Should Newfoundland and Labrador follow the lead of Ontario? Premier Doug Ford plans to cancel government health coverage outside of Canada. Or perhaps should it, like other provinces, instead increase their coverage for health claims outside of Canada and follow the examples of P.E.I. and the territories?
For emergency care outside the country, most provinces pay up to the rate that their own physicians would have received. P.E.I. follows the requirement of the Canada Health Act and pays $1,169 for a standard room and $2,712 per day in the ICU.
The Northwest Territories reimburses up to $2,741 for a standard room and $9,092 for an ICU bed. Yukon pays up to $2,010 and Nunavut $2,730 daily for all inpatients.
All other provinces pay much less.
The Newfoundland Hospital Insurance Plan pays a maximum of $350 per day for a stay in a community hospital, and $465 in a tertiary one. New Brunswick, Quebec, Saskatchewan, and Alberta pay up to $100 per day, Ontario $400, Nova Scotia $525, Manitoba $570, but British Columbia only $75.
All urge persons to obtain private insurance.
However, some persons cannot qualify for or afford it. They may have severe pre-existing illnesses or have changed the dose of medications recently.
Most claims involve care in the United States. To be true, provincial governments now cover only a small percentage of these potentially catastrophic hospital bills.
Yet not all of the Canadians who leave on business or vacation travel to the U.S. or Europe.
Many residents of larger Canadian cities come from Third World countries. Thus many of them may travel to visit relatives and friends in countries in which daily hospital charges are surprisingly low.
Bill Frezza recounts (FEE, July 10, 2017) how his wife spent four days in a Beirut hospital with two days in the ICU, an MRI and a CT scan, etc. and the total hospital bill was one tenth what it would have been in Boston.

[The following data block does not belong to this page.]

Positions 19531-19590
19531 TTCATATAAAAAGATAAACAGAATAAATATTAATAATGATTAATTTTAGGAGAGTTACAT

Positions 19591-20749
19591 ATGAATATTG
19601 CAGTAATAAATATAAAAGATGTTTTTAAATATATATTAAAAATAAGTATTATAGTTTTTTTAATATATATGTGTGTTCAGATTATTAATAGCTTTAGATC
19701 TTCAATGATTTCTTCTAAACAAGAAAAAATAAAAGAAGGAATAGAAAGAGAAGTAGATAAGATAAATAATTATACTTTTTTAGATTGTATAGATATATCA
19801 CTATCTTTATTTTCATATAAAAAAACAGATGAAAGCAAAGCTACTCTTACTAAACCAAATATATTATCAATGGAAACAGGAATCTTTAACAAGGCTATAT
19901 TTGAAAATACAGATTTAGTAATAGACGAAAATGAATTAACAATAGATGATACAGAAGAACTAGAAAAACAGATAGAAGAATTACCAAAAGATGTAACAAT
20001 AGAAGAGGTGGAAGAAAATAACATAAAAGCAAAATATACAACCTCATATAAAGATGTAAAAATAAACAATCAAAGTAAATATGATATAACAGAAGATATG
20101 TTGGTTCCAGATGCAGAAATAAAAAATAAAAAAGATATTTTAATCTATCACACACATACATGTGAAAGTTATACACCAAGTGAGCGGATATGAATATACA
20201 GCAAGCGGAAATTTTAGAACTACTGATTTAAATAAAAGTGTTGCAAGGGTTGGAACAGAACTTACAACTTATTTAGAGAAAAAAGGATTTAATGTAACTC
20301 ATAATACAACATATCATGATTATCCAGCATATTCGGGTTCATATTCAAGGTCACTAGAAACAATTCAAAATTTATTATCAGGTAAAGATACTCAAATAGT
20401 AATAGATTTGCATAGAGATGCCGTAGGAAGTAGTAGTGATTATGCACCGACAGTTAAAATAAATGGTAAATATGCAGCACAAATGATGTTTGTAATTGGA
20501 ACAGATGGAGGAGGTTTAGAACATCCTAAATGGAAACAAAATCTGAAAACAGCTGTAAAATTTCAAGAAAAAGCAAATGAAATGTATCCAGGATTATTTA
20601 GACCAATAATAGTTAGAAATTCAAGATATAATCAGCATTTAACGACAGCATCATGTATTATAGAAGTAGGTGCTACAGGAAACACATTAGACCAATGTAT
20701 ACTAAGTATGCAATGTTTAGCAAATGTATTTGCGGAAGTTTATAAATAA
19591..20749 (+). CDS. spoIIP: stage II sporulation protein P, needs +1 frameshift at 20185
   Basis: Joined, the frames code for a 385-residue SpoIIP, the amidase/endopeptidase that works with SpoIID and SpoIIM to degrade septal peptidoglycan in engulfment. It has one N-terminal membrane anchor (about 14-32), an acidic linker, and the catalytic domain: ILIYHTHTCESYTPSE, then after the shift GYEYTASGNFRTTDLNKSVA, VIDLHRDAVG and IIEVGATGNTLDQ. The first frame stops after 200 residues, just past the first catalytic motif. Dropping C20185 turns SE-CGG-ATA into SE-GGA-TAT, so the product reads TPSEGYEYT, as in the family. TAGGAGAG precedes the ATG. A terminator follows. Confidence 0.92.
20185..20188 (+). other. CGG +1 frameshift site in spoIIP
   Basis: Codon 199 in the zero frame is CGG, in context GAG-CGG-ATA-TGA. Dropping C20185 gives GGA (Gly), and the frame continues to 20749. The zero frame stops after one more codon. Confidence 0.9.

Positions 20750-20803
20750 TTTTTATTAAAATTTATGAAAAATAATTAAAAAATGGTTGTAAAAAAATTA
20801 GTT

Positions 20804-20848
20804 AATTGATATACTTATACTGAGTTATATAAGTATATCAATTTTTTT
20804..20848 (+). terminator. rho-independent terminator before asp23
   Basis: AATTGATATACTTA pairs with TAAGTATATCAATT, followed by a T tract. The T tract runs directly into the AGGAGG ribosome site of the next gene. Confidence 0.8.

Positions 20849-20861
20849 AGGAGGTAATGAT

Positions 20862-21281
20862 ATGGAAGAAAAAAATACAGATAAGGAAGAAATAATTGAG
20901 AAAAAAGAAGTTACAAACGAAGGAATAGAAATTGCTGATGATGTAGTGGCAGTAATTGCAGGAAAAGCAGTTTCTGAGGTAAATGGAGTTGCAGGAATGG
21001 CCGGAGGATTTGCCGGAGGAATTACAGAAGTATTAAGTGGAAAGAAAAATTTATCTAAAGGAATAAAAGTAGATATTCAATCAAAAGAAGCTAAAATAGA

An increase in out-of-country payments would permit many to travel with government coverage not dependent on previous good health.
Their physicians could then fine tune their diabetic, antihypertensive, and heart failure medications shortly before they leave Canada.
If this loss of coverage dissuades new Canadians from visiting relatives back home, some may instead ask their parents and grandparents to come for a prolonged stay in Canada. Many of these elderly patients have pre-existing conditions, and may not be adequately insured.
This would put an added burden on our own health-care system.
Cancellation of out-of-country coverage would violate the Canada Health Act, but all provinces except for P.E.I. have been violation the Act for many decades.
This puts the federal Health minister and the Prime Minister in a most difficult situation. After all, on Feb. 7, Justin Trudeau stated, “We have acted in the past when provinces have not aligned themselves with the Canada Health Act.”
However, in addition, he should also address Quebec’s longstanding violation of a different part of Section 11 of the Canada Health Act (CHA). That province pays only its own rate when its residents receive medical care in another province, although the CHA clearly indicates that the host-province rate is to apply.
Trudeau should not criticize Doug Ford if he is unwilling to penalize Quebec for its own violation of the CHA. However, the above examples demonstrate that most provinces have also been flagrantly violating part of Section 11 of the Canada Health Act and getting away with it. Meanwhile, Ottawa has selectively been enforcing only parts of the CHA on certain provinces.
Surely, after 35 years, it is time for the federal government to update and amend this legislation. Canada’s health delivery system ranks near the bottom in terms of efficiency as well as patient and physician satisfaction.
In addition to pipelines and the world marketing of Canadian oil, this should be an issue for discussion when the premiers meet in Saskatoon on July 9-11 for the Council of the Federation.
Charles S. Shaver,